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Queens District Attorney-elect Melinda Katz
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Portrait by Sarah Blesener
Melinda Katz – Queens politics continued its run as the hottest show in town this year, and as the final act concluded, it was Queens District Attorney-elect Melinda Katz who was standing in the spotlight and taking a bow. And what an impressive show it was, with Katz acting as a prosecutor, a progressive and a political insurgent. The entire cast was great – who could forget Judge Greg Lasak’s turn as the straight-talking tough cop? – including high-profile cameos by national figures like U.S. Sens. Bernie Sanders and Elizabeth Warren. Of course, like so many great performances, Katz was elevated by her co-star. The previously unknown Tiffany Cabán, making her debut on the political stage, absolutely dazzled audiences in the first act. But her lack of experience showed after the primary night intermission, and Katz’s commitment to the craft stood out in the courtroom drama of the second act. Already well-known for previous roles as “Queens borough president” and “New York City councilwoman,” history will remember Katz for this winning performance.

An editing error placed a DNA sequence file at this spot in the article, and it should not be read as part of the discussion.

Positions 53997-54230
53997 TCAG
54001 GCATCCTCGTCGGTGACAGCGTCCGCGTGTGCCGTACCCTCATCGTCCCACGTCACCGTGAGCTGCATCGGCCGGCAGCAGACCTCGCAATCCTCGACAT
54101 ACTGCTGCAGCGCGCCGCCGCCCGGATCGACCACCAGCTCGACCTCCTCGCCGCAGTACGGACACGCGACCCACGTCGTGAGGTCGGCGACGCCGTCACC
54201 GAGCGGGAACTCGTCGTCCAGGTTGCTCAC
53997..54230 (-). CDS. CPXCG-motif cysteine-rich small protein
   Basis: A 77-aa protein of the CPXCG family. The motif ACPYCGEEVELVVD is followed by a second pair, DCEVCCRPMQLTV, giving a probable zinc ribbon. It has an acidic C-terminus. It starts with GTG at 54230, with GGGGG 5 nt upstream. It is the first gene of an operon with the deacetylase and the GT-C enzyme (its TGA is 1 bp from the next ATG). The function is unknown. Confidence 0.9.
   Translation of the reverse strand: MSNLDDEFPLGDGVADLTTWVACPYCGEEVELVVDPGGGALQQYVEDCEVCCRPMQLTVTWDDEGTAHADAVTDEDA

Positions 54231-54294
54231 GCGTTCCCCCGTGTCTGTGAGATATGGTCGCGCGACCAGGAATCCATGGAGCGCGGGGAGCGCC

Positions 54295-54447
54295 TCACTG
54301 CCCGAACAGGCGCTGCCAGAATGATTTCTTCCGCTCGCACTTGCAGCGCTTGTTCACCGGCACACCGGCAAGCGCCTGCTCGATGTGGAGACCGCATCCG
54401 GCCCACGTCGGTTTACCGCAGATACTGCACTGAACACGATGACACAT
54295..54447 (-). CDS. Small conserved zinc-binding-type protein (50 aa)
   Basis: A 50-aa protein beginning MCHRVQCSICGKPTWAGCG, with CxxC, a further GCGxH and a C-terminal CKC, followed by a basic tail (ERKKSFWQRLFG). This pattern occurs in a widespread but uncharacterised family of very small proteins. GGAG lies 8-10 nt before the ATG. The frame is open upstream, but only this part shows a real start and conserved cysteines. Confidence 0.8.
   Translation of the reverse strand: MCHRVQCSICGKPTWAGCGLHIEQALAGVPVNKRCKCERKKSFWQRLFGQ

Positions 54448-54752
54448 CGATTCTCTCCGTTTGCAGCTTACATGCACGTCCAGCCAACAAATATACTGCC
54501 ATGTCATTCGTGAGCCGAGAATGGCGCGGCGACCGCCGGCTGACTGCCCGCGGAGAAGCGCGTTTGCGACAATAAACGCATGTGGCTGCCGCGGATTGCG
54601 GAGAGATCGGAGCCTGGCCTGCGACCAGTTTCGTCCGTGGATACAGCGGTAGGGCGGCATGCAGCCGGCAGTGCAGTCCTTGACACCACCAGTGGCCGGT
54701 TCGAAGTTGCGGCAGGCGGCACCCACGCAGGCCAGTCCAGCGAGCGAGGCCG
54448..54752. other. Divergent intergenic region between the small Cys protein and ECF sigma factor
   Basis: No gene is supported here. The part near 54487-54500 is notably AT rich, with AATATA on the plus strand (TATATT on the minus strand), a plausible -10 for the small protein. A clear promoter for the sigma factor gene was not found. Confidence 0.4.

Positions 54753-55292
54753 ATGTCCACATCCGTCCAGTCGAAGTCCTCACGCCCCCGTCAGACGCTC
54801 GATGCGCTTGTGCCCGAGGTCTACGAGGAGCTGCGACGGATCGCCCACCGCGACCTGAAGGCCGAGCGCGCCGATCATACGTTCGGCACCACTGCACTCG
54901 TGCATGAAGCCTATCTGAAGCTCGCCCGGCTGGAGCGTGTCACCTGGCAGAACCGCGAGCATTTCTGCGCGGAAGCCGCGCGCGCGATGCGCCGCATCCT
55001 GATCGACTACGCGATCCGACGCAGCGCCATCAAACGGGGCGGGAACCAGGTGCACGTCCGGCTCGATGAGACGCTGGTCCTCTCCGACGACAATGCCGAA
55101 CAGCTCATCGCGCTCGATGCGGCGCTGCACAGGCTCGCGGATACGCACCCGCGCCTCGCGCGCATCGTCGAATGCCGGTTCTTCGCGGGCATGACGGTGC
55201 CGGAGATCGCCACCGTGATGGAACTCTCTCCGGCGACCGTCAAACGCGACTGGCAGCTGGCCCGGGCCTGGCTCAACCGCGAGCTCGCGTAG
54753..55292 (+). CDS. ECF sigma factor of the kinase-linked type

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Rep. Carolyn Maloney
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Rep. Carolyn Maloney
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Rep. Carolyn Maloney
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Rep. Carolyn Maloney
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Rep. Carolyn Maloney
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Albert H. Teich/Shutterstock
Carolyn Maloney – Rep. Carolyn Maloney may have been in Congress for more than a quarter century, but she rose to new heights this year. She became part of the tenacious trio of Democrats heading the impeachment inquiry in November when her peers made her chairwoman of the House Oversight and Reform Committee. Sure, she’s not getting the same attention that Rep. Adam Schiff is, but she’s now holding a key position at a historic moment – and is the first woman to lead the key committee. But while she’s touting her new role opposing President Donald Trump, she also found a rare ally in him earlier this year. He signed her bill extending health care benefits for 9/11 survivors, which also managed to get through a, shall we say, divided Congress. In February, she pledged to wear a firefighter’s jacket until the bill passed, even donning it over her gown at the Met Gala. And it must’ve felt good for her to take it off in the stifling heat of July, when she finally succeeded and the bill was signed.